To put Jiggs McDonald's 50-year career in perspective, remember that he debuted in the NHL before the New York Islanders.
McDonald, the longtime play-by-play voice of the Islanders and Hockey Hall of Famer, will call Wednesday's Islanders-Florida Panthers game, officially reaching 50 years of calling NHL games.
"It's something that I never thought would happen," said McDonald, who will drop the ceremonial first puck Wednesday before tagging out Brendan Burke in the booth. "I was flattered, kind of stunned. It means a lot."
McDonald's illustrious career spans six decades, from joining the expansion LA Kings in 1967, to spending 15 years (1980-95) with the Islanders, to stops in Atlanta and Florida and backup roles with the Isles. He's also calling the Feb. 9 LA Kings-Panthers game to celebrate the 50-year anniversary of the Kings.
Video: FLA@NYI: Isles celebrate Jiggs McDonald's 50 years
Just from his Islanders days alone, there are too many moments to rank, from calling three of the four Stanley Cups championships, to the 1987 Easter Epic, to the 1993 underdog run to the conference finals.
"That's like saying which one of your two girls do you like the best," Jiggs joked.
Those are top-tier moments for McDonald, but what really stands out are the people he's met along the way.
"I reflect on the people I've met; some of the best people in the world are involved in this sport, that's what makes this game so great," McDonald said.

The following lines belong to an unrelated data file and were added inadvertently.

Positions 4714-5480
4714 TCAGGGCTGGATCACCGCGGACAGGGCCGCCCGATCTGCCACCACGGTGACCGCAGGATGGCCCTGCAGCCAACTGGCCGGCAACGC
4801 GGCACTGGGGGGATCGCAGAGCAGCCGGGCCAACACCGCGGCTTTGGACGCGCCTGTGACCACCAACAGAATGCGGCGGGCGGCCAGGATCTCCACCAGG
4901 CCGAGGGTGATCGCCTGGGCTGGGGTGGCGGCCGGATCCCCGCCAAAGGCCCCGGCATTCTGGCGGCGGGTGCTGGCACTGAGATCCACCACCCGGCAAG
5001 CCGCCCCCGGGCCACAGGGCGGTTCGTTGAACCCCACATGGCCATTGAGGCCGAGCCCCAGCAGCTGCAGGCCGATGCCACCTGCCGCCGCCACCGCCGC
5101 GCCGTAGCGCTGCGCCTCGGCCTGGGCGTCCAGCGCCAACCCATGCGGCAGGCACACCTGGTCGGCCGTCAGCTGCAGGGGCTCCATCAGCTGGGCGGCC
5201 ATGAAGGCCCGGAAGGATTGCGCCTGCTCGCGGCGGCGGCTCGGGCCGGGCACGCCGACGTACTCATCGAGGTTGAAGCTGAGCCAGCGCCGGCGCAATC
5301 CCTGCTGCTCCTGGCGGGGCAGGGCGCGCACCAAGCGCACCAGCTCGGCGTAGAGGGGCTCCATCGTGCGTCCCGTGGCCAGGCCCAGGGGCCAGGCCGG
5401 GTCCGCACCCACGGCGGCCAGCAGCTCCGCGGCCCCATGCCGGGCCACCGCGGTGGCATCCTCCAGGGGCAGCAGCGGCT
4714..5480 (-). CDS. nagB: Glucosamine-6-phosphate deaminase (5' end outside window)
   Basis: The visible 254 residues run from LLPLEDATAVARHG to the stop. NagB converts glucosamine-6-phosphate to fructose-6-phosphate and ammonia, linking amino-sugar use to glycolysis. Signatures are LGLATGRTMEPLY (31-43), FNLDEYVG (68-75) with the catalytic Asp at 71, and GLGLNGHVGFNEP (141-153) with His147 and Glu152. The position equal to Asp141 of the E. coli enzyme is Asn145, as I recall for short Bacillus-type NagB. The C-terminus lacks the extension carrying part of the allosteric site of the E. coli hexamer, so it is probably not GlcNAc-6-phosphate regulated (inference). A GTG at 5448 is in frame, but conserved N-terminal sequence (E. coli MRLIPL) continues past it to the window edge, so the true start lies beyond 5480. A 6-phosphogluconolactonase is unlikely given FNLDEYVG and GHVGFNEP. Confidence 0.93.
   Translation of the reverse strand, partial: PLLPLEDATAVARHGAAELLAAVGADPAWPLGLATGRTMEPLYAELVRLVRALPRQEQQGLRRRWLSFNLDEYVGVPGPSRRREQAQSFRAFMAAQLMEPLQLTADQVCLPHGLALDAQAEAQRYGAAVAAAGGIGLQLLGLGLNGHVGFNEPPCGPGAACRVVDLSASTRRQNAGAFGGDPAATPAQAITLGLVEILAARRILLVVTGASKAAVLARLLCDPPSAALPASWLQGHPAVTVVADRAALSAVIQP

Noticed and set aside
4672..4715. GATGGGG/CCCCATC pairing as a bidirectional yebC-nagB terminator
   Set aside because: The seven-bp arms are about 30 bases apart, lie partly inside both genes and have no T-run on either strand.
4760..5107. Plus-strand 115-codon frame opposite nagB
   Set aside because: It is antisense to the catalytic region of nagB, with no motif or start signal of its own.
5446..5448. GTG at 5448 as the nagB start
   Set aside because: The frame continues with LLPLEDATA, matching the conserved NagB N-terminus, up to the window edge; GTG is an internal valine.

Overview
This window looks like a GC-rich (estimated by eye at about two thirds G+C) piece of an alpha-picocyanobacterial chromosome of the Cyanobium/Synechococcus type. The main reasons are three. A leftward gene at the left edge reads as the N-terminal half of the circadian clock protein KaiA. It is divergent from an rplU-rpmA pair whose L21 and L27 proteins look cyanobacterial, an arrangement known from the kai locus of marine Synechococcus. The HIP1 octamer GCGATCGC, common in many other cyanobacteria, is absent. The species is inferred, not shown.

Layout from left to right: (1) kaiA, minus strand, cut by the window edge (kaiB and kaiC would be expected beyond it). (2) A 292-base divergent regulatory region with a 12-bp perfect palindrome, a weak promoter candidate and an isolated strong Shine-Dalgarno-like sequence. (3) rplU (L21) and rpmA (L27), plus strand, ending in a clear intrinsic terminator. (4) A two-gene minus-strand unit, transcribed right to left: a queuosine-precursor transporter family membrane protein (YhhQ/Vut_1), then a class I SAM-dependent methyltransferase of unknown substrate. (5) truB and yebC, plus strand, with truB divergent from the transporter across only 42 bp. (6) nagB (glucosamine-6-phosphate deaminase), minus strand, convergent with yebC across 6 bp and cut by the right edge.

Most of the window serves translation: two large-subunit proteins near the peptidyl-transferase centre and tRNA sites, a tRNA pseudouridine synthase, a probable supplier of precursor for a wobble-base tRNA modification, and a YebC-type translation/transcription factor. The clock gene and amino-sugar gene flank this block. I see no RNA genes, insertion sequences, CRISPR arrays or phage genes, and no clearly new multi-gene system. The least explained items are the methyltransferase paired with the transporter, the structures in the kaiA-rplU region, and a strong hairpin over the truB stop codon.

People like Eddie Westfall, who spent 15 years alongside Jiggs in the booth after advocating to bring him to Long Island. McDonald knew Westfall's family, so it was a much appreciated gesture for the former Islanders' captain-turned commentator to vouch for him. McDonald said they had a tremendous relationship and a lot of magic moments on TV together.
McDonald thanked all the athletic trainers and equipment managers over the years for their friendship and information, tidbits about equipment changes that added to the authenticity of his broadcasts. Most of all, McDonald wanted to thank the fans.
"I've said forever that I took paychecks from the Islanders or SportsChannel, Cablevision or MSG Network or wherever I worked, but really I was hired by the fans," he said. "If what I was doing didn't sit right with the fans, then I would be gone. It's the fans that paid me. They made it all happen for me."
The Hockey Hall of Fame awarded McDonald the Foster Hewitt Memorial Award - given to the broadcaster who makes an outstanding contribution to their profession and the game - in 1990, 33 years into his broadcasting career. Seventeen years later he's still at it - totaling an impressive 50.
"I've enjoyed the game and enjoyed the people tremendously," he said. "And like I said from the very outset, it's the people in the game that make the game as good as it is.
Read Brendan Burke's Tribute to Jiggs McDonald